MacOpinion: June 14, 1998 - Dear Mac, I Know What You Did…

It was 1998, and our Macs were getting fairly powerful. The PowerMac 8500 on my desk had about the same power as my Silicon Graphics “Indy” UNIX workstation at work. Meanwhile, I had long since migrated away from modems to ISDN, both in Knoxville, TN in 1994 and later, when I moved back to Colorado in 1996.

While ISDN download speeds, at 128 Kbps were starting to become breathtaking, so was the speed at which a Mac could spill its guts to an outsider. I watched the lights blink and started to worry. I seemed to have been alone because the monitoring systems I envisioned for my high tech future never came to pass. Today, I stil watch the lights blink and do the best I can to stitch together various security procedures, including Little Snitch and a robust hardware firewall.


The article has been edited for brevity and current day author comments are in [brackets].

Utopia Planitia


“Dear Macintosh: I Know What You Did Last Night”


“Never trust machinery more complicated than a knife and fork.”

— Jubal Harshaw Stranger in a Strange Land


We have no clue about what’s really going on inside our Macintosh. Clueless. We live in a Christmas tree, and we’re about as informed as a pet parakeet sitting in a Christmas tree watching the lights blink. The parakeet has no idea that it might get electrocuted, and we’re in the same tree.

You’re cruising the net one night, and all of a sudden your disk drive light comes on. What’s happening?

  • Apple file sharing is starting up.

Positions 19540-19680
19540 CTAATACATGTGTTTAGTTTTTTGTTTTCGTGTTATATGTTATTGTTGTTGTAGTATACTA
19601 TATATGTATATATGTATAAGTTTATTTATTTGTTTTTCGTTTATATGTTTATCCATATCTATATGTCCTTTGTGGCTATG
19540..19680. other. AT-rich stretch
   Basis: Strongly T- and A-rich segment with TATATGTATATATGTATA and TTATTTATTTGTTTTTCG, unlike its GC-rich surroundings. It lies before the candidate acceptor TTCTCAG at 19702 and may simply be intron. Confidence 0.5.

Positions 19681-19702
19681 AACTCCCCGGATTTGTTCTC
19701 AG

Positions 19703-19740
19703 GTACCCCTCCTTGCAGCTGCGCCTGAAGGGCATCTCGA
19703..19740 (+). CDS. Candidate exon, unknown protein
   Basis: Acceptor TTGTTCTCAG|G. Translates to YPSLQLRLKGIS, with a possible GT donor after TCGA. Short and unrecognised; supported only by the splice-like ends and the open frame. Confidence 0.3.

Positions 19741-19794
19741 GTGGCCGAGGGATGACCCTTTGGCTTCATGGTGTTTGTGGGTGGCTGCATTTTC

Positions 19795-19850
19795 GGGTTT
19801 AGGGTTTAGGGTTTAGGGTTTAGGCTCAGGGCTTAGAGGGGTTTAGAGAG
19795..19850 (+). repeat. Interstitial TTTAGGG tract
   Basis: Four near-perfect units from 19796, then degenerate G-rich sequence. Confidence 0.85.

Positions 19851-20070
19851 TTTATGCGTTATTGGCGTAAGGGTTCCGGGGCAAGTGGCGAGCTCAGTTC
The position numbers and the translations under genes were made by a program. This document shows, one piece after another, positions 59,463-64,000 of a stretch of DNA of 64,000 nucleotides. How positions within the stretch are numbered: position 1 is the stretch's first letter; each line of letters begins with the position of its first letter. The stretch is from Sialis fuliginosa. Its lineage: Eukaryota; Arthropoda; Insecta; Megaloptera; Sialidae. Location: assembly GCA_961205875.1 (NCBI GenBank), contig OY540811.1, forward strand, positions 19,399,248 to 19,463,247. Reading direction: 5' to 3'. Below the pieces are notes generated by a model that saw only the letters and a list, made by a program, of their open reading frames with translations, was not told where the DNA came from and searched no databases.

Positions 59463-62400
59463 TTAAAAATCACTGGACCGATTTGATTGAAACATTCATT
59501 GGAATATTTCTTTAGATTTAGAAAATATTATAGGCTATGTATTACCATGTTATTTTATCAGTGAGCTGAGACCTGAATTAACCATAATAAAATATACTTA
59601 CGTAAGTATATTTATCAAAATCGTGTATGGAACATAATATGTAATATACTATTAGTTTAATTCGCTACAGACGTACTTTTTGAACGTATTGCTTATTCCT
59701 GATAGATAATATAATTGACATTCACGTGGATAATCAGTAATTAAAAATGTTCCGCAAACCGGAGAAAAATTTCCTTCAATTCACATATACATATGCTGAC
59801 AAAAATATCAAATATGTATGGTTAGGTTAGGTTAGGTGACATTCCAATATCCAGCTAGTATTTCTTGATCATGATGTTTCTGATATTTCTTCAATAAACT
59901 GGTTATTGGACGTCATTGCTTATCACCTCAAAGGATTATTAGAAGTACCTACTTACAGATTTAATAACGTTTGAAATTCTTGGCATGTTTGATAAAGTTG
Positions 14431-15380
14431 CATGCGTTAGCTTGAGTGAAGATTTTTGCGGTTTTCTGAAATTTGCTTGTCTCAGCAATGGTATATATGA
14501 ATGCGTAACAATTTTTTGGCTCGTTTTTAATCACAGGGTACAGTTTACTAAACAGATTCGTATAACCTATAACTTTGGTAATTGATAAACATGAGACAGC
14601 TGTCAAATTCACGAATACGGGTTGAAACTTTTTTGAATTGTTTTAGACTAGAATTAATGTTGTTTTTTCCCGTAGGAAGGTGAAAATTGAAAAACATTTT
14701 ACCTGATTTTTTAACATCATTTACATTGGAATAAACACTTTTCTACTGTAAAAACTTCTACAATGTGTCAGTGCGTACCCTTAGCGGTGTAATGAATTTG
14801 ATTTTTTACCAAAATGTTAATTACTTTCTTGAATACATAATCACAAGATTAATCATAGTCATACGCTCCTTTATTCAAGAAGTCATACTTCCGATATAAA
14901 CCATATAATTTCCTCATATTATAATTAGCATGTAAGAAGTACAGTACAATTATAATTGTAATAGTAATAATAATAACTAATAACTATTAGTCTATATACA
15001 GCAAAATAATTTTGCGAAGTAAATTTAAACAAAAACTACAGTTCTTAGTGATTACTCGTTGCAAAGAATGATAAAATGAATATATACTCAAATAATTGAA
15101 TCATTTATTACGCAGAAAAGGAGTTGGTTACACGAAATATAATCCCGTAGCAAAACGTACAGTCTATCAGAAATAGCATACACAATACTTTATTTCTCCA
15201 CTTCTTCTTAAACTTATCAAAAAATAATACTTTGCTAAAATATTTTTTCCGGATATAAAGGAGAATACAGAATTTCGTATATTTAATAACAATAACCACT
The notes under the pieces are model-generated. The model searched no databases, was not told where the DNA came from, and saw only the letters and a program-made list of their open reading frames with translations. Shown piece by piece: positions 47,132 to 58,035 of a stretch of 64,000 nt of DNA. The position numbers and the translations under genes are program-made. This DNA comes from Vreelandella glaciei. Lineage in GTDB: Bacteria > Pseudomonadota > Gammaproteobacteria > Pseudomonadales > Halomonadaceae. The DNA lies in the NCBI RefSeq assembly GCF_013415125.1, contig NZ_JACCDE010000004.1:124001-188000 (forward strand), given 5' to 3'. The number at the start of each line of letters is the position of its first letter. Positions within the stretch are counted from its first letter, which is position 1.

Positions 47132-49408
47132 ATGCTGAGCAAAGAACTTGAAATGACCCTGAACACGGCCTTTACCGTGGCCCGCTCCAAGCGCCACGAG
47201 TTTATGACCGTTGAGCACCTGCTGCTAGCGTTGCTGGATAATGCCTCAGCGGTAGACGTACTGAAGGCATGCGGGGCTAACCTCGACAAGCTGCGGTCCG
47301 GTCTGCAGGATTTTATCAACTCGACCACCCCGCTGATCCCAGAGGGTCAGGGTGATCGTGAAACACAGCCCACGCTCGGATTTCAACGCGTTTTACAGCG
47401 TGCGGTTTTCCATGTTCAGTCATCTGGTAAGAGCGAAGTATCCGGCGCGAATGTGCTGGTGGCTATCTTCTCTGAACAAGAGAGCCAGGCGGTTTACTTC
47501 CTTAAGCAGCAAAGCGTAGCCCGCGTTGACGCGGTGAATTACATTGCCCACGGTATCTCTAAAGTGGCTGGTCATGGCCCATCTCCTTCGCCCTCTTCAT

• V-twin is updating its index in the background. [I can’t even remember what that was.]
  • The OS has started to defrag the hard disk.

Which is it? Ask your Mac. It has no clue either. Then you see your modem lights start to flicker. You lean over. The transmit lights are on! Do you know what’s happening? Perhaps a freeware program is lonely and has decided to register itself with the author - and scooped up a copy of your Quicken checkbook on the way.

Maybe. Maybe not. But do I worry?

No More Innovation? Find a Challenge

You bet I do. I worry because our consumer operating systems have not gotten any smarter about what they are doing. Don Crabb [writer for MacWeek at the time] is fond of saying that the toilets at O’Hare airport are smarter than our desktop computers. The toilets at least know when we’ve stood up and left. For all the gadgets and special things that our OS does for us, it is essentially no more sophisticated in its awareness of the situation than the 2K ROM in the original Apple II. It’s still a program loader.